The Recursiontree Method
Next we determine the cost at each level of the tree. Each level has three times more nodes than the level above, and so the number of nodes at depth i is 3^{i}. Because subproblem sizes reduce by a factor of 4 for each level we go down from the root, each node at depth i, for i = 0, 1, 2,..., log_{4} n  1, has a cost of c(n/4^{i})^{2}. Multiplying, we see that the total cost over all nodes at depth i, for i = 0, 1, 2,..., log_{4} n  1, is 3^{i} c(n/4^{i})^{2} = (3/16)^{i} cn^{2}. The last level, at depth log_{4} n, has nodes, each contributing cost T (1), for a total cost of , which is .
Now we add up the costs over all levels to determine the cost for the entire tree:
This last formula looks somewhat messy until we realize that we can again take advantage of small amounts of sloppiness and use an infinite decreasing geometric series as an upper bound. Backing up one step and applying equation (A.6), we have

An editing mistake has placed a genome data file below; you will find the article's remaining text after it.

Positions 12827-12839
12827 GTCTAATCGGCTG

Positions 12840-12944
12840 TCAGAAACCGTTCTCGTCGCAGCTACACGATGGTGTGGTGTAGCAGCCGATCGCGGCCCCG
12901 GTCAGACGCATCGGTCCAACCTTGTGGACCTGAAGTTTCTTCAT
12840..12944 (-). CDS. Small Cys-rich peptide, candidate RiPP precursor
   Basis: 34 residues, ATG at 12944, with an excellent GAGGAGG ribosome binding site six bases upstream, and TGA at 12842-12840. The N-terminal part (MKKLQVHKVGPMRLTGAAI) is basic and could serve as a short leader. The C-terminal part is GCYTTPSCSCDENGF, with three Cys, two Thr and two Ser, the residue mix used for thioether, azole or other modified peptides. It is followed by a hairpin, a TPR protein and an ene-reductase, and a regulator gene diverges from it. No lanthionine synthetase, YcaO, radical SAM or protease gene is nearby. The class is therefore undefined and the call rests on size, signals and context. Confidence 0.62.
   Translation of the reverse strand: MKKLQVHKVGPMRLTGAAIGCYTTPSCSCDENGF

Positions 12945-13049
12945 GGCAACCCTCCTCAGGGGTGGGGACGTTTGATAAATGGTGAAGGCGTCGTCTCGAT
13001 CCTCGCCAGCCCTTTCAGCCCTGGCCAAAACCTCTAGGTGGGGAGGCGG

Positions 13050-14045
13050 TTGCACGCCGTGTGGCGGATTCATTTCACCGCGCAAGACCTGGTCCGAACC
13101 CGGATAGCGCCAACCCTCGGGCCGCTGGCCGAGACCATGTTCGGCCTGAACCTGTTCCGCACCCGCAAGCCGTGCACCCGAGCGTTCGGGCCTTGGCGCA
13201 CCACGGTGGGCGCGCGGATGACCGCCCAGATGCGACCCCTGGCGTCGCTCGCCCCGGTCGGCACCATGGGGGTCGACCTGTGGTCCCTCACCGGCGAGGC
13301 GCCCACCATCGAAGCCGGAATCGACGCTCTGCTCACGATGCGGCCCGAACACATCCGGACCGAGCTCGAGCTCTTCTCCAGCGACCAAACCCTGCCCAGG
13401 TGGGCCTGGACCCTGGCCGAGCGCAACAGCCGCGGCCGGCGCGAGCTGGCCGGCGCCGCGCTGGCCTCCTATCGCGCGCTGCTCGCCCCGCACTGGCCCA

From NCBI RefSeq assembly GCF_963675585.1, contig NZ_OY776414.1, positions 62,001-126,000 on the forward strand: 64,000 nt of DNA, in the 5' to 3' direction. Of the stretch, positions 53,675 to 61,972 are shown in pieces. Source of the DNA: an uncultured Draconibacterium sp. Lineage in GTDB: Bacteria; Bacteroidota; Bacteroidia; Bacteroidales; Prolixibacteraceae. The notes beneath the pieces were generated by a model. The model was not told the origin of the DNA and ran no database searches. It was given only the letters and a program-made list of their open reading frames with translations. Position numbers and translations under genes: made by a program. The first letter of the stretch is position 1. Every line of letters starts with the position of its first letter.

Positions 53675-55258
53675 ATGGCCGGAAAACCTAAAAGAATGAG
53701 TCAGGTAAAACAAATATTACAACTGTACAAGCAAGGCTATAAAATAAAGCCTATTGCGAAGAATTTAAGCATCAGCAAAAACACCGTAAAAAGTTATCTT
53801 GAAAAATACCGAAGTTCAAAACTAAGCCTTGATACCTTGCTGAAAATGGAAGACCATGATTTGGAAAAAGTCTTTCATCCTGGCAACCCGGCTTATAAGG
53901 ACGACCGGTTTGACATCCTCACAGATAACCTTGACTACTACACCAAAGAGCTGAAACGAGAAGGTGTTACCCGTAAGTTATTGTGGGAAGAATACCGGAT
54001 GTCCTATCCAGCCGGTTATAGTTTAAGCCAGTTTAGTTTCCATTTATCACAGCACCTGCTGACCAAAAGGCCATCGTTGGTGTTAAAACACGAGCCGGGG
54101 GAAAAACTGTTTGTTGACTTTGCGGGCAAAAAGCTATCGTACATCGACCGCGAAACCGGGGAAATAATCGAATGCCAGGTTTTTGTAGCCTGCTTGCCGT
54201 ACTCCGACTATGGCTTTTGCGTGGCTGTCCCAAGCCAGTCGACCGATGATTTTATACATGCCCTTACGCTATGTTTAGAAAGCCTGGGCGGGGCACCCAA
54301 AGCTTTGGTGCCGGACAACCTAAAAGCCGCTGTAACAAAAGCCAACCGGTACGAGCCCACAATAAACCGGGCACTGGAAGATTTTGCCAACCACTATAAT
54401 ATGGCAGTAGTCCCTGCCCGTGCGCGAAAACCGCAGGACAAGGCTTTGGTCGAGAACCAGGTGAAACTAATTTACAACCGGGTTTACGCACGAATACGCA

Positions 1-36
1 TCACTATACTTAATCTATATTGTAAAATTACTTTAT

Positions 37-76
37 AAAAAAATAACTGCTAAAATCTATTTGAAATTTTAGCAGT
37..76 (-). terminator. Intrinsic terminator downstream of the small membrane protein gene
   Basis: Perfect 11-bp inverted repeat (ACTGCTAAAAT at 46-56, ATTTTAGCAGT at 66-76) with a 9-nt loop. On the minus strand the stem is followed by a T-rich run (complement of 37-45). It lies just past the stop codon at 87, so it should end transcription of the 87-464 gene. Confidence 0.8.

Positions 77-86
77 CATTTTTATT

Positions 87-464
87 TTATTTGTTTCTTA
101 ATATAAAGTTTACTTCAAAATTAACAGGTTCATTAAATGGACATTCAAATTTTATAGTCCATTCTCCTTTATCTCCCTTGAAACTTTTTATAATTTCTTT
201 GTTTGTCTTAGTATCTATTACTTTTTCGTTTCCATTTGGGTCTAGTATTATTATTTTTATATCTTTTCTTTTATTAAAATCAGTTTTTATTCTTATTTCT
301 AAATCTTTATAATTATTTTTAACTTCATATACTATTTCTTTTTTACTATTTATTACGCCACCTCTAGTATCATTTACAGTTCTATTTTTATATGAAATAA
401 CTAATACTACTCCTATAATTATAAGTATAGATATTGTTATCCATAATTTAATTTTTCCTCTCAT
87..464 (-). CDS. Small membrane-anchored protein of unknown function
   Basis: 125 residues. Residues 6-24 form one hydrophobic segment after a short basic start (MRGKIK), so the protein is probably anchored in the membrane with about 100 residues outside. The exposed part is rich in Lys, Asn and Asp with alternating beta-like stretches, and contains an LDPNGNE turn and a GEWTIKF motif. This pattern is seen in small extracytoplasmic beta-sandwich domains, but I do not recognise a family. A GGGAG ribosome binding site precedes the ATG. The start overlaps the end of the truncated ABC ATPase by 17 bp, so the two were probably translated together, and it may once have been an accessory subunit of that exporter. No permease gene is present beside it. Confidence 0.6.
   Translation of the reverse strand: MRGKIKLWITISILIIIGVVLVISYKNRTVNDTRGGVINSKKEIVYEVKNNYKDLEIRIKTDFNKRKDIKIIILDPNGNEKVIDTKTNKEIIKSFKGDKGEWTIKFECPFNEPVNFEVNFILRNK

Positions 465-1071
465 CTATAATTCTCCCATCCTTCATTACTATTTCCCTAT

Thus, we have derived a guess of T (n) = O(n^{2}) for our original recurrence T (n) = 3T (⌊n/4⌋) Θ(n^{2}). In this example, the coefficients of cn^{2} form a decreasing geometric series and, by equation (A.6), the sum of these coefficients is bounded from above by the constant 16/13. Since the root's contribution to the total cost is cn^{2}, the root contributes a constant fraction of the total cost. In other words, the total cost of the tree is dominated by the cost of the root.
In fact, if O(n^{2}) is indeed an upper bound for the recurrence (as we shall verify in a moment), then it must be a tight bound. Why? The first recursive call contributes a cost of Θ(n^{2}), and so Ω (n^{2}) must be a lower bound for the recurrence.
Now we can use the substitution method to verify that our guess was correct, that is, T (n) = O(n^{2}) is an upper bound for the recurrence T (n) = 3T (⌊n/4⌋) Θ(n^{2}). We want to show that T (n) ≤ dn^{2} for some constant d > 0. Using the same constant c > 0 as before, we have
T(n) 
≤ 
3T(⌊n/4⌋) cn^{2} 

≤ 
3d⌊n/4⌋^{2} cn^{2} 

≤ 
3d(n/4)^{2} cn^{2} 

= 
3/16 dn^{2} cn^{2} 

≤ 
dn^{2}, 
where the last step holds as long as d ≥ (16/13)c.